The universe seems to be telling Charlotte Gainsbourg not to make music. All the ingredients for a doomed career are there. She had no choice but to be born into the shadow of her famous musician father—the late, great Serge Gainsbourg—which meant she would be hard-pressed to be taken seriously as an artist in her own right.
But Charlotte Gainsbourg managed to surpass the expectations of any possible detractors by embarking on a successful career as an art-house actress. Ah, but here lies another hurdle in her path to serious musicianhood. How many film stars—art house or otherwise—have tried and failed to cross over into the music world?
As if that wasn’t enough, in 2007 the universe appeared to be telling Gainsbourg not only that she wouldn’t be able to sustain her life in music, but she might not be able to sustain her life at all. A brain hemorrhage brought on by a minor waterskiing accident threatened to destroy any dreams of making music, not to mention her health.
Luckily, she survived. A successful surgery saved her life, but the experience would leave an impression on her running deeper than her scars. The result was 2009’s IRM, named for the magnetic imaging device inside which she spent much her time during the ordeal. The Beck-written/produced record brought the actress-singer widespread critical acclaim by showcasing her vocal talents and highlighting her ability to operate within multiple genres.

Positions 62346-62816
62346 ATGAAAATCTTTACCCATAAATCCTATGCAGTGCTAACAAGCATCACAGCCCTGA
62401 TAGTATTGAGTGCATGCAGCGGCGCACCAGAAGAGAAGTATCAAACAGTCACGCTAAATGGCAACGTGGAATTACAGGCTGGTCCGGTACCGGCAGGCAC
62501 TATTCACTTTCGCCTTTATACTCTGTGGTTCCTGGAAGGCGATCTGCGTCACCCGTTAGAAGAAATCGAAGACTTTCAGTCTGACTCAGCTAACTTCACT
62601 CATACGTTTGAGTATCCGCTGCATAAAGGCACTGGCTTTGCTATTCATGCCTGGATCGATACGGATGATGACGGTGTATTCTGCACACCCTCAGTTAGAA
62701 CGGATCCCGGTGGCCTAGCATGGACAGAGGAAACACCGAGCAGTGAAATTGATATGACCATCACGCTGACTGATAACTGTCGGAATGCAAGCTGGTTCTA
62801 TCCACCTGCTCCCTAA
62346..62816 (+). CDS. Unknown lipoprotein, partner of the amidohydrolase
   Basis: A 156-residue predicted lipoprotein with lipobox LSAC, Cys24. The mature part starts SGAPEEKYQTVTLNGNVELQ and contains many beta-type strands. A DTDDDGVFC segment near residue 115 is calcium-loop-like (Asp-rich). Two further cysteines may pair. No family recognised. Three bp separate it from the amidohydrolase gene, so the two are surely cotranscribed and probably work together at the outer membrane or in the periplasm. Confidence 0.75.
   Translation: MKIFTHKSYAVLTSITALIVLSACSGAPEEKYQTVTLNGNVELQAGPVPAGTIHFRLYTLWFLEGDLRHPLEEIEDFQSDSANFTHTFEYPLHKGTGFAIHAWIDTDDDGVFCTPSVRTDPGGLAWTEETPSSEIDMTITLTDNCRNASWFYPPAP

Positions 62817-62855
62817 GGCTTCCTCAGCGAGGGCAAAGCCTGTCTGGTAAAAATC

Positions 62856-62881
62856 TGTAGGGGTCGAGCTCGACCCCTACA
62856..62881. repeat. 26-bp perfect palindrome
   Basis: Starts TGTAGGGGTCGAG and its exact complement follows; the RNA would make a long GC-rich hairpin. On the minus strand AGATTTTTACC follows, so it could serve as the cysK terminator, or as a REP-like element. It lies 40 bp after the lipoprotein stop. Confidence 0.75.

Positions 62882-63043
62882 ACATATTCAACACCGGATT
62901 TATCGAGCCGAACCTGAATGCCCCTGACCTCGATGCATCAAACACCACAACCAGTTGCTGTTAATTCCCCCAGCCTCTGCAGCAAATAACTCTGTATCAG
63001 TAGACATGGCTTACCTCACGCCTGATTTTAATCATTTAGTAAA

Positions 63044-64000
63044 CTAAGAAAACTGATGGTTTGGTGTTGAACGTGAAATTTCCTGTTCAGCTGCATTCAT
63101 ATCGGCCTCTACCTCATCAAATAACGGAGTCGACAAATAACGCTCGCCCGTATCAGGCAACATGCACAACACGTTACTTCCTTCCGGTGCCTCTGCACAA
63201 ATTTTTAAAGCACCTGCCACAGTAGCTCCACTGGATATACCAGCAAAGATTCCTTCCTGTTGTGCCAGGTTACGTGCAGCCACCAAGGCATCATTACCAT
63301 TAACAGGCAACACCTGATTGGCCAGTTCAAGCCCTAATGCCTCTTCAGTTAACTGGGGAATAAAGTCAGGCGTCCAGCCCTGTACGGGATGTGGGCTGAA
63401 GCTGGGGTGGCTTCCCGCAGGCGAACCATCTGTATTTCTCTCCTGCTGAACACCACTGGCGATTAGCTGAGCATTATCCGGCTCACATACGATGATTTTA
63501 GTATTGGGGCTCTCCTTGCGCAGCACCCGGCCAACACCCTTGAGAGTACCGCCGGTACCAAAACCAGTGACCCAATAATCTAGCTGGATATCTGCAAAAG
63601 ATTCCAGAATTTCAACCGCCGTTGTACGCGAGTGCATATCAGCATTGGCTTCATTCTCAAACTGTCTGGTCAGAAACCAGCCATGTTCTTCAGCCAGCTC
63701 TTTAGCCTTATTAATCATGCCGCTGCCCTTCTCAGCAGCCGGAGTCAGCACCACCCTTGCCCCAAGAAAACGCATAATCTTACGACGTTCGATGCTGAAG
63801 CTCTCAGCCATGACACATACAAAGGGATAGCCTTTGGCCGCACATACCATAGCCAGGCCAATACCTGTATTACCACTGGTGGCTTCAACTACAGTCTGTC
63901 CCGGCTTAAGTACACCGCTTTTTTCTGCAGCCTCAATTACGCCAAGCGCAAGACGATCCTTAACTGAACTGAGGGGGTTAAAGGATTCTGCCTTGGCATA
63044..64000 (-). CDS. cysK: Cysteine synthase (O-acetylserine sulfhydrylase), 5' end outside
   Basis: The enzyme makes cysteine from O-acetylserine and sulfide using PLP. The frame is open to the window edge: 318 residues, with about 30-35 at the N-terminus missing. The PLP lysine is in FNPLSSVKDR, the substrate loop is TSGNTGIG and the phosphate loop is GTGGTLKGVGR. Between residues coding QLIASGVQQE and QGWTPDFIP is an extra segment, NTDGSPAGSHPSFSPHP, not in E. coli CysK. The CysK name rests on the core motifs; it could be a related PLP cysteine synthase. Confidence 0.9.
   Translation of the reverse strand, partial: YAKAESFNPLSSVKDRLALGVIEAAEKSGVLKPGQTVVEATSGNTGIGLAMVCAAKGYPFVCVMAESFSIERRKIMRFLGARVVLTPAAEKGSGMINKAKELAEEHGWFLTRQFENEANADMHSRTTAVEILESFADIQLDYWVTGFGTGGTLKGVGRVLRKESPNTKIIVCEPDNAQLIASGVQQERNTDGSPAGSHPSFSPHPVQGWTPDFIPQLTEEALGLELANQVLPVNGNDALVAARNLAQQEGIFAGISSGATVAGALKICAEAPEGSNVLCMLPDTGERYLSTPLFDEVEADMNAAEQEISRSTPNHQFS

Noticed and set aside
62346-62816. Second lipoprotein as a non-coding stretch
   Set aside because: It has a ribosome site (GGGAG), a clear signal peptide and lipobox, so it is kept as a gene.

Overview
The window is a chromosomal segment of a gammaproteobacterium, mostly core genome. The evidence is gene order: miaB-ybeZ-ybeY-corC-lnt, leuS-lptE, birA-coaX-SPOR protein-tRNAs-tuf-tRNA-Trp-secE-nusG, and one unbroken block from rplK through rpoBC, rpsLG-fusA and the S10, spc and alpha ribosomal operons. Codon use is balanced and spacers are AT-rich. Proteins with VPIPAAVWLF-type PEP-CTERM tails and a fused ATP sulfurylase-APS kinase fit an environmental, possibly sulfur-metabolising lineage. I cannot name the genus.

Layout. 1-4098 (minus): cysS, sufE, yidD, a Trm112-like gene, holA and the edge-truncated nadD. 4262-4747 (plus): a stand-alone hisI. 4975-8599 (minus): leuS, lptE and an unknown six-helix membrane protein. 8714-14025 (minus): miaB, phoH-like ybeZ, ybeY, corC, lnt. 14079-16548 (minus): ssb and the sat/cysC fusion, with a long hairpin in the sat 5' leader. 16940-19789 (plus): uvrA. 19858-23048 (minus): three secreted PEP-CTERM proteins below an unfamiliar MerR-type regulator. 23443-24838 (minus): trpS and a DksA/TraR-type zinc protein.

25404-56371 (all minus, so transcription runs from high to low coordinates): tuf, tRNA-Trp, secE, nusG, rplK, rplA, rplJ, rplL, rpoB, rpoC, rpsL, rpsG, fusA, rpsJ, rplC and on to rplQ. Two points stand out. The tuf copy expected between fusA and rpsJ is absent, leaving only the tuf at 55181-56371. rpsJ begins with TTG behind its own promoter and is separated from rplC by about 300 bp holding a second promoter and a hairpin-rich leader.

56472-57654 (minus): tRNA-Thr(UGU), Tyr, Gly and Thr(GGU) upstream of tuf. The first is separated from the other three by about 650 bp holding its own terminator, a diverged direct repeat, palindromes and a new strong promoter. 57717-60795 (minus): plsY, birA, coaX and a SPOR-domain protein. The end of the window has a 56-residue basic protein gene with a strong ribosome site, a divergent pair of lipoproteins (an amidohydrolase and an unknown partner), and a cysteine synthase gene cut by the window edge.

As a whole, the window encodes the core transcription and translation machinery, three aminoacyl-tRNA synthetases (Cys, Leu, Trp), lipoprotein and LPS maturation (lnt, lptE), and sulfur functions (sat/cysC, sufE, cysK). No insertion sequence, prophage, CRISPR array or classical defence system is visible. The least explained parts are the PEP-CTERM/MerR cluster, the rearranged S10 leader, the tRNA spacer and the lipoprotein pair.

Now comes Stage Whisper, Gainsbourg’s third album (fourth if you include her 1986 debut Charlotte For Ever, released when she was a teenager). The record is a double LP, but does not contain wholly new material. Rather, one half of the album is made up of unreleased tracks from the IRM sessions, while the other half contains a live performance from her 2010 summer tour of Europe.
The studio album side may be made up of tracks leftover from Gainsbourg’s last LP, but they are definitely not b-sides. The record kicks off with the Beck-produced “Terrible Angles,” a song that opens with a breathy note from the singer and some distant percussion before a rapid sequence of electronic sounds and fuzzed-out bass shatter the calm. “White Telephone,” featuring an arrangement that somehow feels simultaneously grandiose and sparse, feels like it would fit nicely on any Bjork record. But Gainsbourg owns the song with slightly detached vocals that amplify the track’s loneliness. Aside from Beck’s contributions, the album also features collaborations with Charlie Fink (Noah and The Whale), Conor O’Brien (Villagers) and Connan Mockasin.
The live side of the record gives fans that weren’t able to witness Gainsbourg on tour the opportunity to see what they missed. It celebrates the singer’s career thus far by including selections from both 5:55 and IRM. Among favorites such as “Trick Pony” and “Heaven Can Wait,” the record also features a live performance of Bob Dylan’s “Just Like A Woman,” a track she previously contributed to the soundtrack for I’m Not There, which she starred in as well.
The record is not necessarily a must-have for casual listeners of Gainsbourg’s work, but enthusiasts will delight and those unfamiliar will be greeted with a pleasant, well-rounded introduction to her material. Stage Whisper may not be the full-album experience fans of IRM were hoping for, but Gainsbourg makes up for it with the sheer wealth and variety of material presented.